Acute respiratory distress (ARDS) is a serious medical condition having significant mortality, the management of which hinges primarily on appropriate ventilator management. The different aspects of management have been a matter of intense research over the last several decades which have led to better understanding of the disease process as well as periodic modifications in ventilator strategies. Over the years, the two aspects of ventilator strategies that have been accepted as standard-of-care are low tidal volume (LTV) strategy and suitable high positive end expiratory pressure (PEEP) ventilation. However, the exact “quantum” of PEEP has been ardently debated and has not been yet determined even after scores of trials. The evidence in favour of either an arbitrary “higher” or “lower” PEEP has been largely equivocal.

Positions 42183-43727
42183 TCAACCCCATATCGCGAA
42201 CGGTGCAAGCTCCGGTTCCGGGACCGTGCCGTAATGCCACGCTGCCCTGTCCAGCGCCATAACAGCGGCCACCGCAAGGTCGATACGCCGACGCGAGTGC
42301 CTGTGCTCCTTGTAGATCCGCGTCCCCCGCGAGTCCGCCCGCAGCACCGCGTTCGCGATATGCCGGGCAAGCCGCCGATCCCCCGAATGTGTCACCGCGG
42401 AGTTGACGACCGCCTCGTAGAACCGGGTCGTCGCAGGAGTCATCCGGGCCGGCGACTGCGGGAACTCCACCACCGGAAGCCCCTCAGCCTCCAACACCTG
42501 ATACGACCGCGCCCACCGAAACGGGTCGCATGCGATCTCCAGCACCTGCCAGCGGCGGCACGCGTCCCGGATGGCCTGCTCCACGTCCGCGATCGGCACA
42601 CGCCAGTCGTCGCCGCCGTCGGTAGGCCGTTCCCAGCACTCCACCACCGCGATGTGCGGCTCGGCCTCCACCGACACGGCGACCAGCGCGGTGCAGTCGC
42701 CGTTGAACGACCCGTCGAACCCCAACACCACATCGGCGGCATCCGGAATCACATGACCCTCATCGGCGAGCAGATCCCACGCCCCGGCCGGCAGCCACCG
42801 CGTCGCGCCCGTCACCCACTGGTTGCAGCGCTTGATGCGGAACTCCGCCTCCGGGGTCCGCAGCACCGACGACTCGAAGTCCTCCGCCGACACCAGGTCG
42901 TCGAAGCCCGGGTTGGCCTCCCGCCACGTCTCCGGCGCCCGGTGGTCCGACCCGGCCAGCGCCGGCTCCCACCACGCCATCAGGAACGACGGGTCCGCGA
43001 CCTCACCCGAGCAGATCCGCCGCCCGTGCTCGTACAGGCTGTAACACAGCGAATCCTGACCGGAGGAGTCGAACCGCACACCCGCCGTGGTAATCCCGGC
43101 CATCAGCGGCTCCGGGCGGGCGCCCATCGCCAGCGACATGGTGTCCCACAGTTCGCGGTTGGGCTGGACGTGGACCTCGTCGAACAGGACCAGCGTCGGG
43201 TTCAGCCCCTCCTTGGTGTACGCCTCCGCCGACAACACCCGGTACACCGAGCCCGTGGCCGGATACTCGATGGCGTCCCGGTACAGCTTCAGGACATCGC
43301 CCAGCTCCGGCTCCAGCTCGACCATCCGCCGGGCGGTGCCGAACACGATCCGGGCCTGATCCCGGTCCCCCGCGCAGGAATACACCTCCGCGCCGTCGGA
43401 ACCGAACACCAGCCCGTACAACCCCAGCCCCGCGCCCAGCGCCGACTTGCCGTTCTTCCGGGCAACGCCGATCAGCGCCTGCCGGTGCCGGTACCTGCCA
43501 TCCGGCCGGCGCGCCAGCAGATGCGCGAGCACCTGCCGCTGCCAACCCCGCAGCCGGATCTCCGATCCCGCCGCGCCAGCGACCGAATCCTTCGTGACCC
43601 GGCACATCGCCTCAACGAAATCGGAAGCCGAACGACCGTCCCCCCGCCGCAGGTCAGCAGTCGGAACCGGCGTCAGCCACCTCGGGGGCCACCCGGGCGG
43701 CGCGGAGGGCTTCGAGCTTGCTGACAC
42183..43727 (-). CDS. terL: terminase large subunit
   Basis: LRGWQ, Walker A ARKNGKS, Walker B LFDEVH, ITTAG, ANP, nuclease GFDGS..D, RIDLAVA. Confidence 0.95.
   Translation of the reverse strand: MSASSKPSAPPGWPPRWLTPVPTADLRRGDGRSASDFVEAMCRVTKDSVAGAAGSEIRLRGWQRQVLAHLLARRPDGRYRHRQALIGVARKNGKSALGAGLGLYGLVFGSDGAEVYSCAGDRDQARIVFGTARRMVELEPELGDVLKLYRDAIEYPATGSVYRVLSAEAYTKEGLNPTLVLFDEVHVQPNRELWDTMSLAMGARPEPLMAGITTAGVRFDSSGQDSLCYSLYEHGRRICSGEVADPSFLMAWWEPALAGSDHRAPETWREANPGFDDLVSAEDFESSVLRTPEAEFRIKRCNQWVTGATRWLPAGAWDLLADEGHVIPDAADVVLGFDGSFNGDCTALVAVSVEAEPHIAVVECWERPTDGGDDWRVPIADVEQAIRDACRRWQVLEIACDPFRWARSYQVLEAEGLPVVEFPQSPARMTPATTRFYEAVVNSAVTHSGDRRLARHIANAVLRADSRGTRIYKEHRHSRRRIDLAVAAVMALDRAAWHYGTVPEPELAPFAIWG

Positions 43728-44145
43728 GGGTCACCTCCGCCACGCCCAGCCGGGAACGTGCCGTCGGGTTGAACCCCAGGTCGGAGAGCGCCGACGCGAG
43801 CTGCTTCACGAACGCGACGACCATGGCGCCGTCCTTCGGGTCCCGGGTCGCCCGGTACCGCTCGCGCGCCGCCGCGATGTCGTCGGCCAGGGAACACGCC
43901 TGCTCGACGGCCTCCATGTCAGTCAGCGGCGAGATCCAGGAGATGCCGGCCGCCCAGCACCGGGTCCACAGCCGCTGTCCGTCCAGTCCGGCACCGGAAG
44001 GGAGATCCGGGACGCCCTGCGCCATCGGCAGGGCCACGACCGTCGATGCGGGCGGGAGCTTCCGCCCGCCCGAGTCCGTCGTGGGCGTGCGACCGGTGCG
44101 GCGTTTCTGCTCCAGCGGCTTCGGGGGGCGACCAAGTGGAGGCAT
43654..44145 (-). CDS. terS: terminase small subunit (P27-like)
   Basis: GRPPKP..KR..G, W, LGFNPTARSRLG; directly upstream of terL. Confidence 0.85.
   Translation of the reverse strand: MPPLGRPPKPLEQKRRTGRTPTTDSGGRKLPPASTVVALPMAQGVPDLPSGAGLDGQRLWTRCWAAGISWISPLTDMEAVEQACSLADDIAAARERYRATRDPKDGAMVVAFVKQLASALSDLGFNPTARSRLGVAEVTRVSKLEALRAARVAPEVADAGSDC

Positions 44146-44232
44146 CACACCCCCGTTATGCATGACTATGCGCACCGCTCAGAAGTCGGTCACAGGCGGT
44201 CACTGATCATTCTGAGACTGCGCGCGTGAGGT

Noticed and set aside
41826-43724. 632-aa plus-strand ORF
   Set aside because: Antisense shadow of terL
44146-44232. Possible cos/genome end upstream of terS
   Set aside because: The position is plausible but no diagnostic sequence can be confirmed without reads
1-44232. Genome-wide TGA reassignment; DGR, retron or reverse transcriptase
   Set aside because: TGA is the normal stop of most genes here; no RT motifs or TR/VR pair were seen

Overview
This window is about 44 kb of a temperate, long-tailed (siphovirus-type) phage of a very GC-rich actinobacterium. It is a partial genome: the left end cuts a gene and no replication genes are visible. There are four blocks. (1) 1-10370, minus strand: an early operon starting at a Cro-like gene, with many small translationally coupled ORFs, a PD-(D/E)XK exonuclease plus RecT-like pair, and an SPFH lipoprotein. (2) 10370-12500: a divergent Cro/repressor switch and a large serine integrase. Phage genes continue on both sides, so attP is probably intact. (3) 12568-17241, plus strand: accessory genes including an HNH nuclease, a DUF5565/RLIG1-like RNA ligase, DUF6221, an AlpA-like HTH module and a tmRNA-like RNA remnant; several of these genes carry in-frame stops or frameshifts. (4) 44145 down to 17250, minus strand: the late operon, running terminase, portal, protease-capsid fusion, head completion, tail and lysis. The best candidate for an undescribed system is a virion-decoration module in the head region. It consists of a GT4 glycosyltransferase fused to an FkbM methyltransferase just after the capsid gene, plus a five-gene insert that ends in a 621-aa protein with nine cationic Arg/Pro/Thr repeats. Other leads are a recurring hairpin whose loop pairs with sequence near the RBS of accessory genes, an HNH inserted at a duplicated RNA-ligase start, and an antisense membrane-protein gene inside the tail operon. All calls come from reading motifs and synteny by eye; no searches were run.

Much of the strategies for mechanical ventilation in ARDS has emphasized the importance of “opening” up of alveoli and “maintaining the alveoli open” for which recruitment manoeuvres and PEEP have been used respectively (1,2). This has led to the concept of open lung ventilation (OLV), which refers to the combination of LTV ventilation, with a recruitment manoeuvre and titration of PEEP to a level that prevents the de-recruitment of opened-up alveoli thus resulting in better oxygenation (3). In theory it has been an appealing approach which seemed to address the pathophysiology of hypoxemia in ARDS but it effectiveness in bringing about better clinical outcome has not been unequivocally and consistently validated by trials. On a similar note, the search for an “ideal” PEEP has remained elusive. Whether PEEP should be “higher” or towards the “lower” side has been a subject of intense research. Use of “higher” PEEP as a part of OLV was investigated previously in a few studies which showed some benefits, but had small sample sizes, heterogeneity in patient population, technical errors and a higher mortality than expected in ARDS (4,5). A meta-analysis analysed the three trials which had tested high PEEP strategy with low PEEP strategies in patients with ARDS (6). In the individual trials as well as in the meta-analysis, there was no significant mortality reduction in favour of either strategy (7-9). Subgroup analyses of this study however suggested that in patients with moderate and severe ARDS (PiO2/FiO2 ratio <200), there was mortality reduction with higher PEEP strategies. Subsequently another meta-analysis in 2013 further supported reduced mortality in subgroup of participants with PiO2/FiO2 ratio <200 (10). Thus, the necessity, to prospectively validate the effectiveness of high PEEP in moderate and severe ARDS, was earnestly perceived.